Margolick weaves together a complex chronicle explaining how the famous and haunting photo of the two young women came to be taken in the first place, its immediate and continued impacts, and why neither Elizabeth nor Hazel has ever managed to escape its powerful heritage. But as much as it is a story of race relations, it is also one of forgiveness in that it follows the often painful paths both women pursue to get on with life, and with each other as their relationship progresses from a simple, initial apology, to forgiveness, reconciliation, and even friendship. Although this last stage, the friendship, did not last, the common bond between them brought about by that fateful photo endures to this day.
A first class read both as a finely crafted history of one culminating event in the fight for school desegregation, as well as a study of the bad, the good and the roads of redemption that humans search for as they attempt to travel from the former to the latter.
Elizabeth and Hazel: Two Women of Little Rock
Even though the December Holidays have been packed away, I discovered a beautiful gem that I want to share with readers.
Linda Sue Park, Newbery Award winning author of A Single Shard, has written a wonderful new picture book—The Third Gift. The book is beautifully illustrated by Bagram Ibatoulline.
The story begins with a young boy learning his Father’s craft—he collects tears. His Father’s craft is to recognize the trees that release valuable resin. Together they gather the round drops, pearls of sap that seep out of a tree when the bark is cut. Sometimes the boy and his Father have to walk a long way to find good trees but his Father is able to see “inside” each tree, some are good—some are not—if not good they have to continue on. Father knows exactly how to cut the tree. If Father has chosen well a tear will emerge and form a big tear. The outside of the tear will dry in the hot sun. These tears are large and contain a treasure of resin. The tears are then sold to the spice merchant in the marketplace. The tears are used for many things.
On this particular trip, one of the trees forms a tear the size of a hen’s egg. A few weeks later, father and son take their tears to the marketplace. The spice merchant has been waiting for them – the merchant has customers who want to buy a special gift. The boy’s tear is selected. The three men have a gift of gold, a gift of frankincense and now they will add a gift of myrrh. The boy wants to know who the gifts are for. One of the three merchants says the gifts are for a baby and the boy is proud that he harvested part of the gift. The three men mount their camels and ride into the desert while the boy wonders about the baby.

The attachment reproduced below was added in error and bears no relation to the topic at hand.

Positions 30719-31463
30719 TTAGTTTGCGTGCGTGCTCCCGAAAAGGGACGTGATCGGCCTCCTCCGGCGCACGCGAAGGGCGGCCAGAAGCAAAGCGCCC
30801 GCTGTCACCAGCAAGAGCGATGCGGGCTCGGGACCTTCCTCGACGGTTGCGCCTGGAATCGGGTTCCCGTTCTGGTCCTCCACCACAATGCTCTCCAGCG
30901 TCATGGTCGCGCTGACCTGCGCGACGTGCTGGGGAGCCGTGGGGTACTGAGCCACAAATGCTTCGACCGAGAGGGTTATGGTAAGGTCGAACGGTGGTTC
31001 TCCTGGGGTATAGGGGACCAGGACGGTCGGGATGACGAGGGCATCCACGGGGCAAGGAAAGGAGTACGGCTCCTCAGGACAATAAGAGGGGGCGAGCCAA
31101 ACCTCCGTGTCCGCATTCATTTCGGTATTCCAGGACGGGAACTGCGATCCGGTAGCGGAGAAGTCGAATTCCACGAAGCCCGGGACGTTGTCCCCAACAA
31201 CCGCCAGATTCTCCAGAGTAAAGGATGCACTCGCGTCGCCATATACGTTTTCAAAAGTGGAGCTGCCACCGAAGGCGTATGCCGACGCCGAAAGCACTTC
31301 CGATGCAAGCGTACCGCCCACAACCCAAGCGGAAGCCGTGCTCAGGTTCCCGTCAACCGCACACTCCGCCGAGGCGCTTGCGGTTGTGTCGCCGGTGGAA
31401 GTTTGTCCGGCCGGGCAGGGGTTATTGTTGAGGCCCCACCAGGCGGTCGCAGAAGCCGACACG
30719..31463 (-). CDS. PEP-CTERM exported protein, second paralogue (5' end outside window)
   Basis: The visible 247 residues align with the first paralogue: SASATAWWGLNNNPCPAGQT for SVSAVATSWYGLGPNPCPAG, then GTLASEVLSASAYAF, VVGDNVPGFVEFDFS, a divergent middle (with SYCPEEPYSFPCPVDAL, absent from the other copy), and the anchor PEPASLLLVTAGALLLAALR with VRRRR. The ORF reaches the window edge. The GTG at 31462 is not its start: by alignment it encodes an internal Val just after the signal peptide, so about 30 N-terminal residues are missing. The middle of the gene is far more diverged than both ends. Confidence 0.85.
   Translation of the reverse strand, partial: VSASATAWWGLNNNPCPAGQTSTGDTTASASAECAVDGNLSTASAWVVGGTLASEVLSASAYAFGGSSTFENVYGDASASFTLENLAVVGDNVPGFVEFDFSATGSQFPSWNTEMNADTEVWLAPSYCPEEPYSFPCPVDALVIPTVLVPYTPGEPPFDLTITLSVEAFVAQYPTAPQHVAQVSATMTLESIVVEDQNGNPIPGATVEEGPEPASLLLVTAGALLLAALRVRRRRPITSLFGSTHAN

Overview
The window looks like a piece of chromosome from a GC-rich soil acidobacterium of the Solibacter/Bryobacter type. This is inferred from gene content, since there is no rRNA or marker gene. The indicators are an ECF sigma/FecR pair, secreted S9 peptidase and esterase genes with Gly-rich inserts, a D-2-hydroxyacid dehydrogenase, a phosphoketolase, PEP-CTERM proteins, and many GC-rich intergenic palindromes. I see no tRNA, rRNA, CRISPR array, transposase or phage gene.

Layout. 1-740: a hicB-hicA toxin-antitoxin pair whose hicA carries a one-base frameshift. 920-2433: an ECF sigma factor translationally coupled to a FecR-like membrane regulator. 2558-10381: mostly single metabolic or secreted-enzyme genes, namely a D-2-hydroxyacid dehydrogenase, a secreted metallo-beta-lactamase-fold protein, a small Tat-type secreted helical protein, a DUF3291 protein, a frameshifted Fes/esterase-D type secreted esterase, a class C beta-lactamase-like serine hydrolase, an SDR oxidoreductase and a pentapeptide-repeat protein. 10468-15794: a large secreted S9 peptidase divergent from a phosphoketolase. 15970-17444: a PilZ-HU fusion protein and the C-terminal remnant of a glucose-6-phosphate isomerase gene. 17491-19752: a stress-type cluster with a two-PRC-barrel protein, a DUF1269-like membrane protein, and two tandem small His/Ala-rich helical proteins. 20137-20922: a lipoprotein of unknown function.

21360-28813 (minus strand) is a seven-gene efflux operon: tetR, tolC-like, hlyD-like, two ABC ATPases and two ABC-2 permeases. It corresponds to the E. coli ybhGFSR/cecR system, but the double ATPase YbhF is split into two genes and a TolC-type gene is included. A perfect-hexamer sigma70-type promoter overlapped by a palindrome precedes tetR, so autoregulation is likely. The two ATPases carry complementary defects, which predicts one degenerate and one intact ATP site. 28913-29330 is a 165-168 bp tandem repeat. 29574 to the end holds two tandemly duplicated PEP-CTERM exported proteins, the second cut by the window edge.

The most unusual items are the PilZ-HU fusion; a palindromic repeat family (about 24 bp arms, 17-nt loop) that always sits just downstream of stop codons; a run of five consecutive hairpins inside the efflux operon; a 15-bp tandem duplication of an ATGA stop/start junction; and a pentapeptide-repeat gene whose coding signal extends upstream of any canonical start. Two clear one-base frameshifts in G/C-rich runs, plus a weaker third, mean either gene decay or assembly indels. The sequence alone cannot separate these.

The last full page drawing shows the three merchants riding up to a small stable where the new born baby waits.
The story and paintings are absolutely beautiful. I have read this story several times and each reading merits studying the detailed artwork. What a gem—read this soon but also tuck it away for next December.
Also included are Bible references and historical information about the magi and myrrh.
The Third Gift
In her acceptance speech for the 2011 National Book Award for fiction, author Jesmyn Ward said “…I wanted to write about the experiences of the poor and the black and the rural people of the south so that the culture that marginalized us for so long would see that our stories were as universal, our lives as fraught and lovely and important as theirs.” If this was the goal for her award-winning novel Salvage the Bones, I certainly believe she achieved it. Salvage the Bones, set in Bois Sauvage, Mississippi in the days leading up to Hurricane Katrina, tells the story of the Batiste family struggling to survive daily life in the shadow of a hurricane. Esch, the narrator, is fifteen and pregnant, and alone in a household of men. Her father, an alcoholic since her mother passed away, can think only of protecting the family from the hurricane, while her brother Skeetah is obsessed with his prize fighting pit bull and her pups. Her brother Randall is focused on winning a scholarship to basketball camp, and her little brother Junior relies on Esch to act as mother. Their lives seem dangerously close to falling apart even without the assistance of one the worst hurricanes in American history, and the threat of impending doom creates an uneasy tension in the novel. Salvage the Bones is the story of human struggle, endurance, and love, and I don’t what could be more “fraught and lovely and important” than that.
Salvage the bones
“More, More, More,” Said the Baby: Three Love Stories is the story of Little Guy, Little Pumpkin, and Little Bird, three active babies whose caregivers affectionately “catch them up” to deliver kisses and nibble toes which, of course, the babies love. We've been enjoying this Caldecott Honor book along with our songs and rhymes at Baby Steps every Tuesday morning at 10:30 at the Central Library. While it's a great Valentine’s Day choice, More, More, More is nice any time of year and fun for older children and their caregivers, too. It's also available in a board book edition, perfect for sharing with the youngest readers-to-be.
"More, More, More," Said the Baby: Three Love Stories